A Java Interface to Prolog
March 18, 2003
May 5, 1999
See the Copyright and
License Information section for more information.
- JPL 1.0.1 released. This release contains the following changes:
- Fixed a bug with the representation of Tuples. They are now
always binary terms, though generally structured as binary
trees. The interface is the same, except we now require that Tuples
contain at least two elements. (The single element constructor
has been removed, but I consider this a patch, not an interface change)
- Added an ith() accessor to the Compound and Query classes. This is
used to obtain the ith element in the array of Terms in the Compound or Query.
- Added a debugString() method to the Term and Query classes.
This is used to obtain more detailed information about the structure of the
Term or Query.
- Updated and fixed some of the documentation.
- JPL is now released under the terms of the Gnu Library Public License,
not the Gnu General Public License. All relevant files have been updated.
Feb 25, 1999
- JPL 1.0.0 is out. Check the download
section for information about how to retrieve it. I hope most
of the core interfaces are frozen.
- I am in need of Solaris testers! I have access to a Solaris
box, but it has ancient and outdated compilers, libs, etc. If anyone
gets this to compile on any platform other than Linux, please send me patches.
- Eventually I'd like to work out some config scripts. For now
you must config manually. Sorry.
- I have not even tried getting this to run under Windows. Anyone
with more expertise (and patience) than I is welcome to give it a go!
JPL is a set of Java classes and C functions providing an interface between
Java and Prolog. JPL uses the Java Native Interface (JNI) to connect
to a Prolog engine through the Prolog Foreign Language Interface (FLI),
which is more or less in the process of being standardized in various implementations
of Prolog. JPL is not a pure Java implementation of Prolog; it makes
extensive use of native implementations of Prolog on supported platforms.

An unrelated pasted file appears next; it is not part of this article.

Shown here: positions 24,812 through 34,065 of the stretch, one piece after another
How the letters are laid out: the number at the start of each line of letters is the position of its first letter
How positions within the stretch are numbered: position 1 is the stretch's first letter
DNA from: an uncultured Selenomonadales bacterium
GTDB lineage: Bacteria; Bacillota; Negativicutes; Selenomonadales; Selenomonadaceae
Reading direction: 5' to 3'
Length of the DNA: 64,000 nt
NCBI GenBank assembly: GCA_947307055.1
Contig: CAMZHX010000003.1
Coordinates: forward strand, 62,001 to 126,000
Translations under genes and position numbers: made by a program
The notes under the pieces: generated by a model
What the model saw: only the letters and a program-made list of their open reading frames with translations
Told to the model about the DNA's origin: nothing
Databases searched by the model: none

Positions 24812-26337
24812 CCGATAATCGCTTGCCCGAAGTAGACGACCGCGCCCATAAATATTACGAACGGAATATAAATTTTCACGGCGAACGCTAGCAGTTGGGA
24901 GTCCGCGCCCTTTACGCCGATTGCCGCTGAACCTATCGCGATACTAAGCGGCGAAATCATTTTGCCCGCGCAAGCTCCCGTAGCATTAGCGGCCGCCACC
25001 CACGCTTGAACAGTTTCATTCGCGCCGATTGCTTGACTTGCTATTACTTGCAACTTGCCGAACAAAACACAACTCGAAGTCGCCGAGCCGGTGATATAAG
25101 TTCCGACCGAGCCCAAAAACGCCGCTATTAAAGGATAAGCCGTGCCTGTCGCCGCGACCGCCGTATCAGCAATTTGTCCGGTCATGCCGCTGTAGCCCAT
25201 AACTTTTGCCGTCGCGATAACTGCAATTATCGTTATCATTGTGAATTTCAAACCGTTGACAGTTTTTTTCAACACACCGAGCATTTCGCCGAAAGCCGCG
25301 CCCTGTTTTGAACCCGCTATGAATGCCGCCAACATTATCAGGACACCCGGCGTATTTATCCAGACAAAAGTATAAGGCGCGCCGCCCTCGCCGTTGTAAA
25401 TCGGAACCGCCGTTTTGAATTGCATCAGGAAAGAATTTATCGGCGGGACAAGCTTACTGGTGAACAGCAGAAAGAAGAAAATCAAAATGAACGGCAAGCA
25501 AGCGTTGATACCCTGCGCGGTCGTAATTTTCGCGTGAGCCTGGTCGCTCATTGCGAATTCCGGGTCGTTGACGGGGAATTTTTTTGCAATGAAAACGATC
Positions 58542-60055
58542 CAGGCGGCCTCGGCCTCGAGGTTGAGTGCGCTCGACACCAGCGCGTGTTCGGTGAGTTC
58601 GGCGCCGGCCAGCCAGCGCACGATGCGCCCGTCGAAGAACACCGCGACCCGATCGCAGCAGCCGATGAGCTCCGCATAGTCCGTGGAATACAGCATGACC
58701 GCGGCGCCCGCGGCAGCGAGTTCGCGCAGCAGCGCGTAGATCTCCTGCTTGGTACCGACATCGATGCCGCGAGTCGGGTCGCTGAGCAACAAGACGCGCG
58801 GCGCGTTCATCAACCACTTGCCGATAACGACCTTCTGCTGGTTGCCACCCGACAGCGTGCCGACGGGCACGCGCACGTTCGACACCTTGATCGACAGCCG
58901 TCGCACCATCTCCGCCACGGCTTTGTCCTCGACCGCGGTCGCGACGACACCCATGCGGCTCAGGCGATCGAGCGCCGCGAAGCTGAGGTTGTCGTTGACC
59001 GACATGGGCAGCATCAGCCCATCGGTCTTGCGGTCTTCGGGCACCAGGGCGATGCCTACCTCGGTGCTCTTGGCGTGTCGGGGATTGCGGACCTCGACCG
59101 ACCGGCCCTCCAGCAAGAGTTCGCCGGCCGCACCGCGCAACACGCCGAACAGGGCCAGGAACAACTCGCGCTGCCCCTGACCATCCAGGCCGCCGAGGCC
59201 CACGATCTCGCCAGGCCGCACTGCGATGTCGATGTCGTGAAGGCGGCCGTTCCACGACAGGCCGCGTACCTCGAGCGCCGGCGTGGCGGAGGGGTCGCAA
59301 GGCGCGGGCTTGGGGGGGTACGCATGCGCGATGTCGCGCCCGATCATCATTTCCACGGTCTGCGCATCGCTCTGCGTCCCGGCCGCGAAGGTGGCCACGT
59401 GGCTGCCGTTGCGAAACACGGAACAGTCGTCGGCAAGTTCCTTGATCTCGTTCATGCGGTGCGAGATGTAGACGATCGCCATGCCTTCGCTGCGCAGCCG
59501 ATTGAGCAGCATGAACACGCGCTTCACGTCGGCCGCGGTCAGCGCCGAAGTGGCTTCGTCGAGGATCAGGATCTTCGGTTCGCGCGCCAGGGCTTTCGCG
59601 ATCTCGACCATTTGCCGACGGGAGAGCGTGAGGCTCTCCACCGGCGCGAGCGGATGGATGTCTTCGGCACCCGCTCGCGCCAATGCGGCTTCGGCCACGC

The current version of JPL only works with SWI-Prolog.
Currently, JPL only supports the embedding of a Prolog engine within the
Java VM. Future versions may support the embedding of a Java VM within
Prolog, so that, for example, one could take advantage of the rich class structure
of the Java environment from within Prolog.
JPL is designed in two layers, a low-level interface to the Prolog FLI
and a high-level Java interface for the Java programmer who is not concerned
with the details of the Prolog FLI. The low-level interface is provided
for C programmers who may wish to port their C implementations which use
the FLI to Java with minimal fuss.
JPL now requires SWI-Prolog version 3.1.0 or later, which is available
at the following URL:
SWI-Prolog license information is available here:
You will also need a Java development environment. Sun's Java website
is a good place to start:
JPL 2.0.2 was developed and tested on Windows NT4, and has not yet been compiled
on any non-Windows platform
JPL1.0.1 was written and tested on Linux kernel 2.1.24. It should compile
on any other UNIX system with a full suite of gnu tools.
Copyright and License
JPL is released under the terms of the Gnu Library Public License:
Copyright (c) 2003 Paul Singleton. All rights reserved.
This means, among other things, that you may use this software in
commercial products without being required to distribute your software under
the same licensing terms. See the License for
Copyright (c) 1998 Fred Dushin. All rights reserved.
This library is free software; you can redistribute
it and/or modify it under the terms of the GNU Library Public License as
published by the Free Software Foundation; either version 2 of the License,
or (at your option) any later version.
This library is distributed in the hope that it will
be useful, but WITHOUT ANY WARRANTY; without even the implied warranty of
MERCHANTABILITY or FITNESS FOR A PARTICULAR PURPOSE. See the GNU Library
Public License for more details.
The Documentation for JPL is organized into the following sections:
- Getting Started
- The Low-Level Interface
- The High-Level Interface
- Gnu Public License
- The JPL API
Download (this section is obsolete)
Gnu-zipped, UNIX compressed, and Zipped versions of the source distribution
are available at:
You may be interested in viewing the ChangeLog.
The latest version of JPL is available by the World Wide Web at the following
Writing free software is only gratifying if you hear from users.
Please feel free to contact the author, Fred Dushin, at the following address:
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JPL logo was made by the Gimp.